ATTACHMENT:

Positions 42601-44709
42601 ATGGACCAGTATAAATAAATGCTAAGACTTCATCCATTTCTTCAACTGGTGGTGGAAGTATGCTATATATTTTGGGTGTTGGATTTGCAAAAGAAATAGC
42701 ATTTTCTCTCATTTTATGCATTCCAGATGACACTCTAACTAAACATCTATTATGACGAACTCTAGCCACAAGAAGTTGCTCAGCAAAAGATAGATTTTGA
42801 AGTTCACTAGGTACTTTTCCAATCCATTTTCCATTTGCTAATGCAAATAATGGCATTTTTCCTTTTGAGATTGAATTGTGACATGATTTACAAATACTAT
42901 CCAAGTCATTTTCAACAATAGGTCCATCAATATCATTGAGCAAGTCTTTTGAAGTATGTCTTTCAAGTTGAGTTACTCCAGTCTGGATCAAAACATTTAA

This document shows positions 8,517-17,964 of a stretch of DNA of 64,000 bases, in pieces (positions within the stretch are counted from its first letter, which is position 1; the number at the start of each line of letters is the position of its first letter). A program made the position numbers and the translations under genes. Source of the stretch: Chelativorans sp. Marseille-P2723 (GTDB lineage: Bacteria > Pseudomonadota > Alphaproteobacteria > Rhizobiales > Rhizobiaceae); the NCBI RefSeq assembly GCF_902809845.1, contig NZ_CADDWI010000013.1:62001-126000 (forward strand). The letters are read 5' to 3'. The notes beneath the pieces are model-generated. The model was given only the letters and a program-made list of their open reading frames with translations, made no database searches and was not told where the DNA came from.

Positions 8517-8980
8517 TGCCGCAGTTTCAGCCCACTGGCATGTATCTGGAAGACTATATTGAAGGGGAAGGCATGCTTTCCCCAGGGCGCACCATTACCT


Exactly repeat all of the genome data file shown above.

Positions 42601-44709
42601 ATGGACCAGTATAAATAAATGCTAAGACTTCATCCATTTCTTCAACTGGTGGTGGAAGTATGCTATATATTTTGGGTGTTGGATTTGCAAAAGAAATAGC
42701 ATTTTCTCTCATTTTATGCATTCCAGATGACACTCTAACTAAACATCTATTATGACGAACTCTAGCCACAAGAAGTTGCTCAGCAAAAGATAGATTTTGA
42801 AGTTCACTAGGTACTTTTCCAATCCATTTTCCATTTGCTAATGCAAATAATGGCATTTTTCCTTTTGAGATTGAATTGTGACATGATTTACAAATACTAT
42901 CCAAGTCATTTTCAACAATAGGTCCATCAATATCATTGAGCAAGTCTTTTGAAGTATGTCTTTCAAGTTGAGTTACTCCAGTCTGGATCAAAACATTTAA

This document shows positions 8,517-17,964 of a stretch of DNA of 64,000 bases, in pieces (positions within the stretch are counted from its first letter, which is position 1; the number at the start of each line of letters is the position of its first letter). A program made the position numbers and the translations under genes. Source of the stretch: Chelativorans sp. Marseille-P2723 (GTDB lineage: Bacteria > Pseudomonadota > Alphaproteobacteria > Rhizobiales > Rhizobiaceae); the NCBI RefSeq assembly GCF_902809845.1, contig NZ_CADDWI010000013.1:62001-126000 (forward strand). The letters are read 5' to 3'. The notes beneath the pieces are model-generated. The model was given only the letters and a program-made list of their open reading frames with translations, made no database searches and was not told where the DNA came from.

Positions 8517-8980
8517 TGCCGCAGTTTCAGCCCACTGGCATGTATCTGGAAGACTATATTGAAGGGGAAGGCATGCTTTCCCCAGGGCGCACCATTACCT